I wake up not hungover on my ninety-fifth day of sobriety but being not hungover is not the first thing that occurs to me upon opening my eyes. I still smile like a dork first thing, tho, because I can hear the coffee maker grinding fresh French roast beans as I lay warm and toasty still beneath the blankets. It suddenly strikes me as a little bit odd that I am not ecstatic about another sober morning. It wears off, I guess. That ‘pink cloud’ from the very first few weeks when each and every morning you are astounded that you have busted up a pattern you were certain could never be interrupted. Sober mornings are the new normal for me now. As are wine-free evenings. Even the weekends. Even the holidays.
It is hard to quit ‘gray area drinking’ or whatever the fuck they are calling it at the moment. It’s stupid to name it just like it’s stupid to label anything but it’s referred to a lot these days because a good lot of us are doing it and asking ourselves over and over if we are doing it ‘too much.’ You do not qualify for rehab. You haven’t lost anything that would indicate to the outside world, not even your closest family or friends, that you had a very serious problem. But on the inside of your mind it is a shaky chaotic minefield. You cannot trust yourself to stop. You do not stop. You do not see the point in stopping because then what the hell else is there? Wine saturates everything. It belongs everywhere all the time. It belongs at a party just as much as it belongs in bed with you at the end of the night. It belongs to you and you belong to it. It hurts you and controls you and ruins you but it also romances you, soothes you, holds you, takes care of you. You don’t mind drowning. You deserve drowning.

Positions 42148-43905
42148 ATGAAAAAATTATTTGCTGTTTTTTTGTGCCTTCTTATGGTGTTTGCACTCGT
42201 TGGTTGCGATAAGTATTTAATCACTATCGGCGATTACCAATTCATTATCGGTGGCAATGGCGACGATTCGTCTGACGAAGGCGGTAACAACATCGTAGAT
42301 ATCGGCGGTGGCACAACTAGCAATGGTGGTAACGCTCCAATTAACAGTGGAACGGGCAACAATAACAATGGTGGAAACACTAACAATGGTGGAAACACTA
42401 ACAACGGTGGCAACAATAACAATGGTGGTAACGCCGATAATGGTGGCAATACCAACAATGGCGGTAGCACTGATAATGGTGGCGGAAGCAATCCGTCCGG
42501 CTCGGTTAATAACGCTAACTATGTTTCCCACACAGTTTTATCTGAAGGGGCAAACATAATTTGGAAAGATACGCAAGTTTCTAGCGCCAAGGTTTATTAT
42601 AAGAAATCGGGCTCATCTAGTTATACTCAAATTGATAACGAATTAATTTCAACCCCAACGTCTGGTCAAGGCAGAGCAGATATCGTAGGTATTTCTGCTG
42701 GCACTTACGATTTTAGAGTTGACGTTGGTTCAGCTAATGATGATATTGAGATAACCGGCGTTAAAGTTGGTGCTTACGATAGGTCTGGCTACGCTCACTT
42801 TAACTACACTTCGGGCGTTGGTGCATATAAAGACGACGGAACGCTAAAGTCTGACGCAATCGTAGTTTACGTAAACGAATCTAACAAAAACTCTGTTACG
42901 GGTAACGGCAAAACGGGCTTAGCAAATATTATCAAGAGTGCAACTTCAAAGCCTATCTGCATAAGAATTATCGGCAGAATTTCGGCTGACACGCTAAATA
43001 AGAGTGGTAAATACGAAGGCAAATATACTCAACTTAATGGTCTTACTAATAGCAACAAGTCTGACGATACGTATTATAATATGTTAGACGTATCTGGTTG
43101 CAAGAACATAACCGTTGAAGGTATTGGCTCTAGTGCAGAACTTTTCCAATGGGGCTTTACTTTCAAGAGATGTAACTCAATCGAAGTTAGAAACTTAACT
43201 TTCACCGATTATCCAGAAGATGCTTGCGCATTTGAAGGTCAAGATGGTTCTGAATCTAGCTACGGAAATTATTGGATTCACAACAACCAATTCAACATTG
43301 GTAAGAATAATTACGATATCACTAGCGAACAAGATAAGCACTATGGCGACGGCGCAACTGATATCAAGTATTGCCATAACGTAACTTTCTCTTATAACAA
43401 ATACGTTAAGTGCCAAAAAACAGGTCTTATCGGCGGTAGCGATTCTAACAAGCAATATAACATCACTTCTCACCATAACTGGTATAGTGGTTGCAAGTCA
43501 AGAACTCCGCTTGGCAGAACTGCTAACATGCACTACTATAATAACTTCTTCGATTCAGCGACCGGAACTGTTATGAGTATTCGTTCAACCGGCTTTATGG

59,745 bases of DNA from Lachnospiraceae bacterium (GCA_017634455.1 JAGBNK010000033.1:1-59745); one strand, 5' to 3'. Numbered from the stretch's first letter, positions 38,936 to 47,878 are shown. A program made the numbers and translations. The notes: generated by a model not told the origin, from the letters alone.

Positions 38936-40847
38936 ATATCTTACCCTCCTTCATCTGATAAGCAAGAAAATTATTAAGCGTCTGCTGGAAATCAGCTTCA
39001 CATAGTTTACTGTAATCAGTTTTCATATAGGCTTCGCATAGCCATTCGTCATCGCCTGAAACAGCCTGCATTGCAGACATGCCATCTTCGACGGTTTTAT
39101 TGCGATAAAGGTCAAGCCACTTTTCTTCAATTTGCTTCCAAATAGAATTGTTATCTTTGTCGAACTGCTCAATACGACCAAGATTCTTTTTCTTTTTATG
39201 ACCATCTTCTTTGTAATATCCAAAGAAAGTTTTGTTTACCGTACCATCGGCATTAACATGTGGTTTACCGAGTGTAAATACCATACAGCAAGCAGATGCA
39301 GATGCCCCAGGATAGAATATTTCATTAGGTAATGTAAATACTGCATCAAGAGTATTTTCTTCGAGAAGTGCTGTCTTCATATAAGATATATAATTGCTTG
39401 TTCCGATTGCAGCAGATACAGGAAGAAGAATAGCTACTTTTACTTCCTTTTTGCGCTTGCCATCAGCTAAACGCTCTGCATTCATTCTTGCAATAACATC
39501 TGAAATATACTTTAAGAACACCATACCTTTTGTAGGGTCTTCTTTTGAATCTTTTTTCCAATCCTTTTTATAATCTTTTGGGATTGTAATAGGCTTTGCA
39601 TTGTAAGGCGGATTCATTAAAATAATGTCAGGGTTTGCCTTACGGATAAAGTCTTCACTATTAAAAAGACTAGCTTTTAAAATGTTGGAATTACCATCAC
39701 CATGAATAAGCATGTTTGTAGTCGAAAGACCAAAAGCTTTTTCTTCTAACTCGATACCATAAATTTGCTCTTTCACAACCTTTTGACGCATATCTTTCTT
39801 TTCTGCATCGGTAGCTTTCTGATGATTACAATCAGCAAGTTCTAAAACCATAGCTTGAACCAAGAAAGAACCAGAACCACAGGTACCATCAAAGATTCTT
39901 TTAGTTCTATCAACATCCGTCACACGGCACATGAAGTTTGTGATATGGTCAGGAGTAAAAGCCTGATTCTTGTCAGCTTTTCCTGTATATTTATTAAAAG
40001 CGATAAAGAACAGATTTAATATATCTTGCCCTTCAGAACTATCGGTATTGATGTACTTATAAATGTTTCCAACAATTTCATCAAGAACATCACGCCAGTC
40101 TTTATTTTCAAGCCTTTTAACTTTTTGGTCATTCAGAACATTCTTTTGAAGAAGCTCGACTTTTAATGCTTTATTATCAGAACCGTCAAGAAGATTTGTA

The real mindfuck of trying to quit the kind of drinking no one wants to believe they are doing whilst they flail around inside of very active addiction is that half the time your brain is telling you to stop making such a big deal about a nonsense problem. The other half the time it’s ragging on you to stop denying the glaring, deafening problem. And because there is no clear definition of what constitutes ‘the problem’ exactly, the battle rages on inside of you about whether or not to address the situation even as you can’t stop making it exponentially worse.
This is not a fully fleshed out blog post. Please forgive me. There is so much more to be said and explored and pulled apart and shared and yet I still have a nine-to-five corporate gig I need to keep up with. There is a very huge part of me that wants to give every waking moment over to studying addiction and recovery. Maybe one day I will. Fuck knows I never thought I would get this far. I keep wondering how many of us are out there struggling with the mental torment of being addicted to alcohol. Questioning what is normal and what is deadly. Have no where to begin to understand. Laughing along when on the inside we are scared to bits.